American supporters of Israel who had mobilized to bring public attention to the plight of the three kidnapped Israeli teenagers responded with heartbreak Monday to the discovery of their bodies near Hebron.

On Capitol Hill and in Jewish communities across the country, people searched for meaning and an appropriate response to the tragedy.

Michael Siegal, Chair of the Jewish Federations of North America’s Board of Trustees, wrote that it was “simply unimaginable that anyone could commit such a heinous and despicable act such as this.”

“As Jews, as mothers and fathers, as sons and daughters, and simply as people, our thoughts and prayers are with the families of Eyal, Naftali and Gilad at this time,” Siegal added. “There is no reason – none – why a tragedy like this should have occurred. The Jewish Federations stand alongside our brothers and sisters across the world and in Israel in condemnation of this senseless murder, and we pray that those responsible are swiftly brought to justice.”

The American Jewish Committee similarly said that it was “horrified” by the murder of the three teens.

“We share the anguish of the parents and families of Naftali, Gilad and Eyal, and of the entire Israeli nation,” said AJC Executive Director David Harris. “Cowardly terrorists chose three Jewish youths, innocently hitchhiking to return home for Shabbat, to seize and mercilessly kill.”

The organization noted in its official response that the kidnapping and murders took place shortly after Palestinian Authority President Mahmoud Abbas established a unity government with Hamas and that since the kidnapping, more than 25 rockets have been fired into Israel.

“We can only hope that all people of goodwill will stand together in unambiguous, immediate condemnation of this murder, and give further thought to a Palestinian government that includes Hamas as one of its two pillars,” said Harris.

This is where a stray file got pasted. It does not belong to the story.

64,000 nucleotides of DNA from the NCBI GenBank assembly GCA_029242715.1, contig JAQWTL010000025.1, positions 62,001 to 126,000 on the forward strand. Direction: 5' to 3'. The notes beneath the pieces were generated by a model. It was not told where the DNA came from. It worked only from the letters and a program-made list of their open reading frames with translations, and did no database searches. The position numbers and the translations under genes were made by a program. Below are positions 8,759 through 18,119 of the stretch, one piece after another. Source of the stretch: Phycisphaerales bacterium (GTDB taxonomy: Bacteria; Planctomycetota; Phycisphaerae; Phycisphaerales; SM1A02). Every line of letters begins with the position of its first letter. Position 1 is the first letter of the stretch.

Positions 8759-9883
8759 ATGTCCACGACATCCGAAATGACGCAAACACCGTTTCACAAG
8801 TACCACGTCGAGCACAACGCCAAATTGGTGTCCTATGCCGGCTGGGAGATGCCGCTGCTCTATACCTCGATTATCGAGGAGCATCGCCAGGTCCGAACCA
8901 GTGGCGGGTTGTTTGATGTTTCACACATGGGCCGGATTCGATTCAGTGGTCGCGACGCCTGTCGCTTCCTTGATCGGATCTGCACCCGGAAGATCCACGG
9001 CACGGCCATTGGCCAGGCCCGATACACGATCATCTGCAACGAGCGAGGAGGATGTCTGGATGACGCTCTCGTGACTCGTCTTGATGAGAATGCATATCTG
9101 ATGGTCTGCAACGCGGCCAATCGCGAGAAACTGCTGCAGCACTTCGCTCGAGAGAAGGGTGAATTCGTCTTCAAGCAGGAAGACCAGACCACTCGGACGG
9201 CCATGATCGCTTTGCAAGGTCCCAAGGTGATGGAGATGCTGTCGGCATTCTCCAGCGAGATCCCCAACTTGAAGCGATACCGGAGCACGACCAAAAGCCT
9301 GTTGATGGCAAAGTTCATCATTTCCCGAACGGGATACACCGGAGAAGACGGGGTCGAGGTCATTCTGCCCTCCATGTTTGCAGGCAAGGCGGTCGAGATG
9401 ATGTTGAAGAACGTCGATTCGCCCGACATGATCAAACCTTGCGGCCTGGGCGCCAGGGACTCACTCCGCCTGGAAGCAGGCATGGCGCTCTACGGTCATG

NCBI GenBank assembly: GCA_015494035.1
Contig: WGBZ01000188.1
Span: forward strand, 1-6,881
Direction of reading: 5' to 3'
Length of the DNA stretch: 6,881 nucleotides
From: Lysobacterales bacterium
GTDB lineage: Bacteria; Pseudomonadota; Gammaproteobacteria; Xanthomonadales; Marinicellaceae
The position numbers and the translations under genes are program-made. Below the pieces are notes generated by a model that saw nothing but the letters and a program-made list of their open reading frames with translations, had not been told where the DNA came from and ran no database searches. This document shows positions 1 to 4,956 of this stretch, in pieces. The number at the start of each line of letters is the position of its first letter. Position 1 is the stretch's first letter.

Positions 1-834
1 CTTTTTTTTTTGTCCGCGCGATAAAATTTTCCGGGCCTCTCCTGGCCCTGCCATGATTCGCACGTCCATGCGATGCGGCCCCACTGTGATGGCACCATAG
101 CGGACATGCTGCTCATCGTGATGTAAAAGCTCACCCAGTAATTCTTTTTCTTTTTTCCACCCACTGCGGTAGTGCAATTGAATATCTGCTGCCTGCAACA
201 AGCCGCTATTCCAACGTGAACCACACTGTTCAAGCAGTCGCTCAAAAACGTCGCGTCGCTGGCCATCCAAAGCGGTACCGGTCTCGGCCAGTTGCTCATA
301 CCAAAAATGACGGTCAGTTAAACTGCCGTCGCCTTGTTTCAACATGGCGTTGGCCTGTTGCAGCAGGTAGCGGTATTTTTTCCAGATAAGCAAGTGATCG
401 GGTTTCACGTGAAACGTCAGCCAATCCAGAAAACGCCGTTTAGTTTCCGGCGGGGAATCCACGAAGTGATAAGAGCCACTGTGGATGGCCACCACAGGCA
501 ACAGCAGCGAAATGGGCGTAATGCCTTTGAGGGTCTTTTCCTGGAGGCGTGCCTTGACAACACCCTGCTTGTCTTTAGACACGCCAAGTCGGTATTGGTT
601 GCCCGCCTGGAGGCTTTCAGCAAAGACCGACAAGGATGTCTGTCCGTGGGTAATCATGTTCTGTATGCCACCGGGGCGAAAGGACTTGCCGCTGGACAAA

AIPAC also issued a statement saying that it “stands with the people of Israel at this moment of sorrow and loss.”

The organization asserted that “Americans and Israelis understand that terrorist barbarism cannot be tolerated.”

Like the AJC, AIPAC’s response references, albeit indirectly, the recently established Palestinian Authority unity government.

“We have once again witnessed that Hamas is an enemy of peace, reconciliation and fundamental human decency. For the sake of peace, all people of goodwill should distance themselves from this terrorist body,” AIPAC asserted.

“Israel is not alone at this terrible time of mourning. America and all civilized people share Israel’s loss and identify with her determination to defend her people,” the organization concluded. “Terror must be given no quarter.”

The Jewish Council for Public Affairs expressed its “profound sorrow and extended condolences” to the families of three teenagers.

“All of us today are mourning for Eyal Yifrach, Gil-ad Shaar, and Naftali Fraenkel,” said JCPA President Rabbi Steve Gutow. “They were just boys. They had their futures inhumanely robbed from them. We are torn to pieces with sadness. Our grief is matched by a resolve to support the effort to find those whose are responsible and expeditiously bring them to justice.”

Rabbi Julie Schonfeld, Executive Vice president of the Rabbinical Assembly offered condolences to the three teens’ families but also made a point of thanking the “Israeli government and security forces for their unceasing efforts to locate the boys, as well as the various international officials, including President Barack Obama, Secretary of State John Kerry, and UN Secretary General Ban Ki-Moon.”

Schonfeld called upon President Abbas “to follow through on his condemnation of the kidnapping by doing everything within his power to ensure that such acts of terrorism do not happen again.”